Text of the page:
By John Lynds
His job was to balance the needs of the Massachusetts Port Authority with the needs of the communities impacted by Logan Airport operations. At community meetings in East Boston, Winthrop, Revere, Chelsea and South Boston, Thomas Butler, known here as ‘Tommy’, was the ever lovable punching bag for community activists that needed to vent their frustrations about the endless impacts of airport noise and pollution.
At meetings, after sometimes being lambasted over something Massport had recently done that the neighborhood perceived as unfair on not entirely geuine, Butler would take all the name calling and shouting and then with that trademark twinkle in his eye and boyish grin he would step forward and say something like, “Funny, my wife called me that last night”.
The crowd would usually erupt in laughter and with this ability to disarm a volatile crowd, Butler’s good nature would allow Massport and the community to get down to business on a compromise that usually pleased both parties.
Butler, the long-time director of Government and Community Affairs for the Massachusetts Port Authority who fiercely believed that economic growth fueled by Boston Logan International Airport and the Port of Boston needed to be tempered with compassion for residents of communities most impacted by Massport’s facilities, died Friday, March 4 of complications from leukemia at Brigham and Women’s Hospital surrounded by his family. He was 59.
A son of South Boston who never forgot where he came from, Butler worked the corridors of power on Beacon Hill and Capitol Hill with the same zest he applied to helping residents of Eastie and South Boston. He was revered in Southie; Eastie residents viewed him with kindness and respect – sentiments they did not usually have for Massport.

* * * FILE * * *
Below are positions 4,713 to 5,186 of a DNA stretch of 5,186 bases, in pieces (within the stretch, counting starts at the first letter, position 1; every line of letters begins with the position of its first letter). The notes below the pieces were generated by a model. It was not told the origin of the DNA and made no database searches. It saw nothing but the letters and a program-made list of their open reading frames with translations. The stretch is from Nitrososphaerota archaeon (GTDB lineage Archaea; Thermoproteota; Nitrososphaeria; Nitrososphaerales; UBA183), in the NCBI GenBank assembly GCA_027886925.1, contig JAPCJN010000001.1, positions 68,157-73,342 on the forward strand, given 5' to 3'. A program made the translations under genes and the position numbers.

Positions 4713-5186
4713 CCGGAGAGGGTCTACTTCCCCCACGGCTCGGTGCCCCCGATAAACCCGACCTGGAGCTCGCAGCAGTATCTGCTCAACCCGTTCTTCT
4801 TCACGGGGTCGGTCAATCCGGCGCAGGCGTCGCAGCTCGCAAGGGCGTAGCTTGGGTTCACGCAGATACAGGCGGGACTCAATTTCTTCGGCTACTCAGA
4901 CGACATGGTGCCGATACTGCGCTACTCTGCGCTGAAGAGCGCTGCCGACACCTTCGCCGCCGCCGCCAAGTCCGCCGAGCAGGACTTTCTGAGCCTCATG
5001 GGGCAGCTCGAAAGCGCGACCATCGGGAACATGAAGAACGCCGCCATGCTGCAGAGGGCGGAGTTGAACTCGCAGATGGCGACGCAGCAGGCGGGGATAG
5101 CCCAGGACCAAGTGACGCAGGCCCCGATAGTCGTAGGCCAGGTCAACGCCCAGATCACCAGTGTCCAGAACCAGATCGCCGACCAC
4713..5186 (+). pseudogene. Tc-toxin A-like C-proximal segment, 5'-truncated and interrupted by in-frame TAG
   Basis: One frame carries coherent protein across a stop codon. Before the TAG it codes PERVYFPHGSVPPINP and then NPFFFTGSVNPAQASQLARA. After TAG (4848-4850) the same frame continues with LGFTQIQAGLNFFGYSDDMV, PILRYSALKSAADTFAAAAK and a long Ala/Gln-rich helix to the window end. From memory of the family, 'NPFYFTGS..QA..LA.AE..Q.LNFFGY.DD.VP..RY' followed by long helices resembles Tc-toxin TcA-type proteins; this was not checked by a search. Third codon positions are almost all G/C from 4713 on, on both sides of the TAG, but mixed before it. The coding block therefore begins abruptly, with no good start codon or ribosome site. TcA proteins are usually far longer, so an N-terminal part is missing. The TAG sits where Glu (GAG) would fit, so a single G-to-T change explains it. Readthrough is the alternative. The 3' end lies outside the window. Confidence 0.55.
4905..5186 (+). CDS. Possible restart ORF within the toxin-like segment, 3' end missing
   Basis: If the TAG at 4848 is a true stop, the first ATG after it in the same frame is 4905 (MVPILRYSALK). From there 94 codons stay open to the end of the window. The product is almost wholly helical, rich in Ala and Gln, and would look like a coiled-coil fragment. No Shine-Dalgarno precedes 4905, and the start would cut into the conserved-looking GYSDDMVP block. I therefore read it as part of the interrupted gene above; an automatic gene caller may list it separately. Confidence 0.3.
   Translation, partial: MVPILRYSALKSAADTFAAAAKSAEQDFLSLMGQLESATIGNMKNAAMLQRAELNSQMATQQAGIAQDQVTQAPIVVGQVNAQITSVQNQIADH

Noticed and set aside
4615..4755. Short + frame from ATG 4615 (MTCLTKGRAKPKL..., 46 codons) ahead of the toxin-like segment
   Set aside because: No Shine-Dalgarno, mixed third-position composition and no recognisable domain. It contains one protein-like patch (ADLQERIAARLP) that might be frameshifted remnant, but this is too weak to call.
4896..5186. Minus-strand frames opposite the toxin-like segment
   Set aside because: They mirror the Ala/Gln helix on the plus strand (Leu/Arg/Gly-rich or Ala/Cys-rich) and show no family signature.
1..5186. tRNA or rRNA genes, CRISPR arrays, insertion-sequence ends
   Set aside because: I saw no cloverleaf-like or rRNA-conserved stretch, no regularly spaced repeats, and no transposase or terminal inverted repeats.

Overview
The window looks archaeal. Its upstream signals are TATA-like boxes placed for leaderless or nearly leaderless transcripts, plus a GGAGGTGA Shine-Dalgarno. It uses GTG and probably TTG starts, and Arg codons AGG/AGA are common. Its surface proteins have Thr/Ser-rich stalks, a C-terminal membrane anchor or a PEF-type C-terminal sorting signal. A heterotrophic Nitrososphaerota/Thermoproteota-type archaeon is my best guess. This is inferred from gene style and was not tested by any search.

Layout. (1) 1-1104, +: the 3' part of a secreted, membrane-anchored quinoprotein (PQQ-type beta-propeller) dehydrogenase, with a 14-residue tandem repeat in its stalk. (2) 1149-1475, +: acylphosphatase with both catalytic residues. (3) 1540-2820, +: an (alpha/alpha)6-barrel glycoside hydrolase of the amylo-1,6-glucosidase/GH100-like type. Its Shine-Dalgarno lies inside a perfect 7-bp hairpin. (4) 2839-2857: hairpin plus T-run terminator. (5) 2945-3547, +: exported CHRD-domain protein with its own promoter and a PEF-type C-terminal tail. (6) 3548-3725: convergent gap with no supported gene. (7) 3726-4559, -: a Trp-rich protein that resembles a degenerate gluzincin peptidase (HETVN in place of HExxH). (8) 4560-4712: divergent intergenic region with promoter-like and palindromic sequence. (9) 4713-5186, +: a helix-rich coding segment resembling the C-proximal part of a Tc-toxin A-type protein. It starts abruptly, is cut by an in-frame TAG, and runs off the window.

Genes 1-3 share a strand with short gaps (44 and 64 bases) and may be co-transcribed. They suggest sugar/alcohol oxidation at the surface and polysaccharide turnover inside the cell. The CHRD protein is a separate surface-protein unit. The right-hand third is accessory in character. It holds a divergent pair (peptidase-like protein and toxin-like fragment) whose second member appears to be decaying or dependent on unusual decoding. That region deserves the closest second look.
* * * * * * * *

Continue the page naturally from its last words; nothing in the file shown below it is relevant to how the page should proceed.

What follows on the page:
“As Massport’s director of Government and Community Affairs during the largest building effort in our history, Tommy had a very difficult job to do reconciling the needs of this Authority and the traveling public with the legitimate concerns of surrounding communities asked to shoulder the burdens of our facilities and make sacrifices for the greater public good,’’ said Massport’s CEO and Executive Director Thomas Kinton. “It was a job Tommy did brilliantly, never giving in when it came time to remind the community of the good that Massport did or reminding Massport of our obligation to the local communities and their quality of life.’’
Known for his booming voice, boyish-sense of fun and a hearty laugh, Butler’s keen intellect could be overlooked, but doing so was a mistake for those involved in negotiations with him rarely made twice.
Butler worked extraordinarily hard to make sure funding for airports was protected yearly in the federal budget. On the local level, he was closely involved in Transportation Reform and the transfer of the Tobin Bridge from Massport to MassDOT . He was a critical player in the complicated negotiations between Massport, the City of Worcester, and the Federal Aviation Administration, regarding Massport’s purchase last year of Worcester Regional Airport.
In 2007, Butler was struck by a taxicab in South Boston and nearly died, but dedicated himself in grueling rehabilitation and by 2008, he was walking without a cane. Last year, he was diagnosed with leukemia and underwent a bone marrow transplant when his sister Donna proved to be a match.